This article is from the archive of our partner National Journal

Commute times are staggering. Potholes are widening. Structurally deficient bridges, congested highways, and decrepit roads are slowing America's transportation system. And the fund paying for state and federal infrastructure is nearing bankruptcy.

With the deadline to pass a bill to keep the Highway Trust Fund solvent looming (May 31), transportation is a topic where Congress and the White House are "joined at the hip," said Transportation Department Secretary Anthony Foxx on Thursday at National Journal's "Running on Empty: Tackling America's Infrastructure Crisis" event, underwritten by Zurich. 

The administration's fiscal 2016 budget proposes levying a onetime toll on untaxed foreign earnings currently sitting overseas and using the proceeds to pay for infrastructure projects. But at the event, House Transportation and Infrastructure Committee Chairman Bill Shuster, a Pennsylvania Republican, said his party won't go for this plan.

A portion of the money Americans pay at the pump goes to the federal Highway Trust Fund. This gas tax was raised to a little more than 18 cents per gallon during the Clinton administration but hasn't increased since—despite calls from many quarters for a rate hike.

Shuster said he's for what's possible, not impossible, and the gas tax just isn't working. Another option has come from Ways and Means Committee Chairman Paul Ryan, who has said tax reform could help fuel the Highway Trust Fund. "Everybody wants to do tax reform," Shuster said. "it's just a matter of getting down to business and doing it."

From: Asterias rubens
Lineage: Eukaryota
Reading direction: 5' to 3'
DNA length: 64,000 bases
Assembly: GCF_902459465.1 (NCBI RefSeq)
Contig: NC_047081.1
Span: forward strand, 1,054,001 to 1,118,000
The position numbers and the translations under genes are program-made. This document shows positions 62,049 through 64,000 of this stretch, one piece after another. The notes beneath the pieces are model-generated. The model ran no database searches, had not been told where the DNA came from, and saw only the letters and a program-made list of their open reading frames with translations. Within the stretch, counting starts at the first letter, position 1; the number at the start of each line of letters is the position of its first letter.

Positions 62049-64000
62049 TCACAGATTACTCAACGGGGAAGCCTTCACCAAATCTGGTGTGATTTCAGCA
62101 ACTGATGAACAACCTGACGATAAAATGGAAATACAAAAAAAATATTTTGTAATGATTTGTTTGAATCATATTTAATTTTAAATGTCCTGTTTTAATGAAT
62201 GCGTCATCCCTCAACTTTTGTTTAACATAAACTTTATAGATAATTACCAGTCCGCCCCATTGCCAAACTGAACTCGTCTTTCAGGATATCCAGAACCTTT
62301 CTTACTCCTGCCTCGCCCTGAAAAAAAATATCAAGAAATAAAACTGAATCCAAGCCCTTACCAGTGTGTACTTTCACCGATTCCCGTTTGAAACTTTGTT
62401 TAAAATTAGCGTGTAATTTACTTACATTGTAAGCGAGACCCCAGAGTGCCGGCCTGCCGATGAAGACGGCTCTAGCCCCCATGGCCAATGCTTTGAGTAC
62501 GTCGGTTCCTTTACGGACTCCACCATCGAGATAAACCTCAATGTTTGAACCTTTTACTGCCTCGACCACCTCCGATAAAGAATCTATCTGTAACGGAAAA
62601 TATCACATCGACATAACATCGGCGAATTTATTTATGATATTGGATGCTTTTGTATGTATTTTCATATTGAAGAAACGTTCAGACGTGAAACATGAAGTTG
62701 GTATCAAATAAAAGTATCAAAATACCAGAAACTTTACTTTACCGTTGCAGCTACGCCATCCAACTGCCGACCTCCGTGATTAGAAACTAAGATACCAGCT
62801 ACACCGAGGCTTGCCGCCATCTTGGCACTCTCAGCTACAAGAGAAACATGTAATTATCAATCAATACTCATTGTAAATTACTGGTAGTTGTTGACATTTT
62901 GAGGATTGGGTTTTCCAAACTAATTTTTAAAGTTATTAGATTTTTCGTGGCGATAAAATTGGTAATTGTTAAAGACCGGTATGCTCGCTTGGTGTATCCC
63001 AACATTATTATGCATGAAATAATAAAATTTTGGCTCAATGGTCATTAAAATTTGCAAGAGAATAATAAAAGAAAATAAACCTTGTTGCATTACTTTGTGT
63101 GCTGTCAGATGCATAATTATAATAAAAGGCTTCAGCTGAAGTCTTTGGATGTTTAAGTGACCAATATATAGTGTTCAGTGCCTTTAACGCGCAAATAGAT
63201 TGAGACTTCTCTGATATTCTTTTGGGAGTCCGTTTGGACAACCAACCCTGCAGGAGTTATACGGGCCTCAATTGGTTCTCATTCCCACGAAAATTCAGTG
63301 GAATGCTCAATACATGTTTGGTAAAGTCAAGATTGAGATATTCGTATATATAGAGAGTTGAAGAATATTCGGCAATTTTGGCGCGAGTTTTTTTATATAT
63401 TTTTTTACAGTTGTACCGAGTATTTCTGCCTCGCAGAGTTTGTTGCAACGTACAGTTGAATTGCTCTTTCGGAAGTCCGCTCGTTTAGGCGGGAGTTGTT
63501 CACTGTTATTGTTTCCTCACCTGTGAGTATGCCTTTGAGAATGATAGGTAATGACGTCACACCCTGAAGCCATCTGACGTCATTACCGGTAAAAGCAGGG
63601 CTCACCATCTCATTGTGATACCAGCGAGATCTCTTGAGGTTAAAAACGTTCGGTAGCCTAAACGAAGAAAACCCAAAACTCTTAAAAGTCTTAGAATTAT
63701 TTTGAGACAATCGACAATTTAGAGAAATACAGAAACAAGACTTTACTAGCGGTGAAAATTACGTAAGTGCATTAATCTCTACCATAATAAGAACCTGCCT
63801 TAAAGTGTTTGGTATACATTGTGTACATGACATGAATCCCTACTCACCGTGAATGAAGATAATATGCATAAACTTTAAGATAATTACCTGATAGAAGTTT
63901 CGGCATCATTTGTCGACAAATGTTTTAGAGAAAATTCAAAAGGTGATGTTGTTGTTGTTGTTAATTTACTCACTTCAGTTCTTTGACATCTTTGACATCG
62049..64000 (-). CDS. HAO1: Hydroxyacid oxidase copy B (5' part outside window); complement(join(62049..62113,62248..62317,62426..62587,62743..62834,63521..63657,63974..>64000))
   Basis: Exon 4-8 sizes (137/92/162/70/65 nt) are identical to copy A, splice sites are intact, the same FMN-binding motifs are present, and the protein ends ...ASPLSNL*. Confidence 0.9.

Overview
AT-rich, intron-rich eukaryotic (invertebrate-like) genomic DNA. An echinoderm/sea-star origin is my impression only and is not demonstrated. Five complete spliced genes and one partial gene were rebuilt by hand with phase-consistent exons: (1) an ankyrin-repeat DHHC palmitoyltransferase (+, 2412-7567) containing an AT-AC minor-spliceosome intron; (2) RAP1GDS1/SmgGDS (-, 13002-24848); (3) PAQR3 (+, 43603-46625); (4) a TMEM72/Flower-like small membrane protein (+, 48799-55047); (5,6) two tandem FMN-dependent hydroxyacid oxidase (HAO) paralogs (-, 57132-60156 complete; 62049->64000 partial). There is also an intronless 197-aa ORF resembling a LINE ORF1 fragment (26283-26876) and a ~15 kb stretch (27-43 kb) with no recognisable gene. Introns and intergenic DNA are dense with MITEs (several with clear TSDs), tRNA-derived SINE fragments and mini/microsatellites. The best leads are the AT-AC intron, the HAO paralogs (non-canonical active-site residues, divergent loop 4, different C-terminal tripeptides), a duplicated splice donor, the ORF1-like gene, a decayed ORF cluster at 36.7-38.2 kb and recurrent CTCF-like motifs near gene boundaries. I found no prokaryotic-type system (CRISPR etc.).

Transportation should be looked at holistically, Shuster suggested. It's not just highways or rails or ports. Rather, it's an interconnected system in need of a fix. "I feel confident that we will do a long-term bill, a five- or six-year bill," Shuster said, "because both sides of the aisle, both sides of the Capitol, both ends of Pennsylvania Avenue, everybody's talking about a long-term bill."

The American Society of Civil Engineers nearly failed the United States on the condition and performance of the country's infrastructure in its 2013 report card. The nation earned a D+ from the engineering society, which estimated a $3.6 trillion investment is needed for repairs by 2020.

But if political wrangling ensues, which typically happens in funding feuds with tight deadlines, a short-term extension for the highway fund may need to pass—particularly as the law's end brushes up against the beginning of construction season. And a few guests at the event's moderated panel said they think Congress would likely kick the Highway Trust Fund can a bit further down the road.

"As the secretary says, the ball is firmly in our court," Shuster said, adding that a decision on how to proceed is going to be have to be made shortly.

This article is from the archive of our partner National Journal.

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